How will our savings be treated if I file for a chapter 13 bankruptcy? - Bankruptcy Law Questions and Answers- LawQA.com

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How will our savings be treated if I file for a chapter 13 bankruptcy?

I am thinking about filing Chapter 13 but we have saved money in the bank as we are renters and will have to move soon as our lease is up and building is being sold. How will our savings be treated?

Answer By Kevin Heupel
Heupel Law
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How your savings will be treated depends on your income, family size, and how much debt you plan to repay. In most instances, you have to repay the amount of savings to your unsecured creditors over a 3-5 year period.

Answer Applies to: Colorado
Replied: 10/3/2011

Answer By Eric Lewis
Indianapolis Bankruptcy Law Office of Eric C. Lewis
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You generally cannot keep a savings in Chapter 13 since all of our disposable income is to be paid to creditors.

Answer Applies to: Indiana
Replied: 9/29/2011

Answer By David VanDyke
Bird & VanDyke, Inc.
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Savings can usually be retained if the total amount, including other assets that does not exceed the exemption limits.

Answer Applies to: California
Replied: 9/29/2011

Answer By Janet Lawson
Janet A. Lawson Bankruptcy Attorney
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That depends on what your other assets are and how much money you have. Without the numbers I can't specifically answer that. There is a "wild card exemption" though that lets you keep cash and other items in which you have more equity than allowed.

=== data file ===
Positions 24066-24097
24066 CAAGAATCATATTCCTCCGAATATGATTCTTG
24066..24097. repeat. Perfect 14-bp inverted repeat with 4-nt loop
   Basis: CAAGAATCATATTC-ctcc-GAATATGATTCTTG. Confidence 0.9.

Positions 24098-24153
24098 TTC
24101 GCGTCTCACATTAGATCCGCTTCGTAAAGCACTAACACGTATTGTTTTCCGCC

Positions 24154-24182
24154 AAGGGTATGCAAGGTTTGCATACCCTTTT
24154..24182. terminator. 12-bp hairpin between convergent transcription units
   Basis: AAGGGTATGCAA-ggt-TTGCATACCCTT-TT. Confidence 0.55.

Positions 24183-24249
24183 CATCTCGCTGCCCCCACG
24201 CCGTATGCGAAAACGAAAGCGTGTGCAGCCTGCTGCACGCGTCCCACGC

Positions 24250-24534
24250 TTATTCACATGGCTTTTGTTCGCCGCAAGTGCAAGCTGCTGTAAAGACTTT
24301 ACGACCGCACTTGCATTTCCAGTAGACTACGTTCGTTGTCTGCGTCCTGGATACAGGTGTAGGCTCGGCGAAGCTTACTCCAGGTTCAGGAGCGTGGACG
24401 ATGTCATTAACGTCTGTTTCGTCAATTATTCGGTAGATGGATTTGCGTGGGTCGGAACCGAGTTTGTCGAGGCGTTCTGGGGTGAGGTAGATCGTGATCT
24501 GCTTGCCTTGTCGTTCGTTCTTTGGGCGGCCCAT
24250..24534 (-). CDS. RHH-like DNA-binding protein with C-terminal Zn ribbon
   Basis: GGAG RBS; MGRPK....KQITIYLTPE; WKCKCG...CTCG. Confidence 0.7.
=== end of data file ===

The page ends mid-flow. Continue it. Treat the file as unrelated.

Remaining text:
Answer Applies to: California
Replied: 9/29/2011

Answer By Darren Aronow
The Law Office of Darren Aronow, PC
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In a chapter 13, you can keep the money that you would normally be exempt for and the rest of the unexempt amount would be the minimum amount that your creditors would have to be paid in the payment plan. For example, if you have no assets, then you can be exempt for cash of up to $10,000 for the new york state exemptions or more if you filed under the federal exemptions. If your cash exceeded your exemption amount by $5,000, then you would have to pay your creditors at least $5,000 over the term of the plan.

Answer Applies to: New York
Replied: 9/29/2011

Answer By Spencer Hale
Jackson White, PC
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Savings will be treated like an asset and the value will be used to determine the minimum amount that you must pay over the course of the chapter 13 plan.

Answer Applies to: Arizona
Replied: 9/29/2011

Judith A. Runyon, Esq. Attorney at Law
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It depends on the amount and everything else you have. Talk to a bankruptcy attorney.

Answer Applies to: California
Replied: 9/29/2011

Answer By David C. Ayer
AyerHoffman, LLP
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There are exemptions which prevent some assets from being used to satisfy your creditors. Your bankruptcy attorney can explain them to you. One option might be to wait to actually file the petition until after you have moved and used the money for that purpose. Rent and moving expenses, particularly where you are forced to move by the sale, are legitimate expenditures.

Answer Applies to: Massachusetts
Replied: 9/29/2011

Answer By Dan Wilson
Dan Wilson Bankruptcy
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Ch 13 is different from Ch 7, In a 7 all non-exempt assets are turned over to the trustee for the benefit of creditors. Savings in a bank account are usually 75% protected, as they usually are earnings. (If bank account monies come from Social Security they are 100% exempt.) In a Ch 13 non-exempt assets are much less of a problem. Part of your Ch 13 plan is called the Ch 7 reconciliation. In short, in the plan unsecured creditors much receive at least as much as they would have if you filed Ch 7. But that is your lawyer's problem.

Answer Applies to: Colorado
Replied: 9/29/2011

Answer By Daniel Moulton
Law Offices of Daniel Moulton
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If its a lot, you can't file a Chapter 7, but you can do a 13, which is a repayment plan.

Answer Applies to: Illinois
Replied: 9/29/2011

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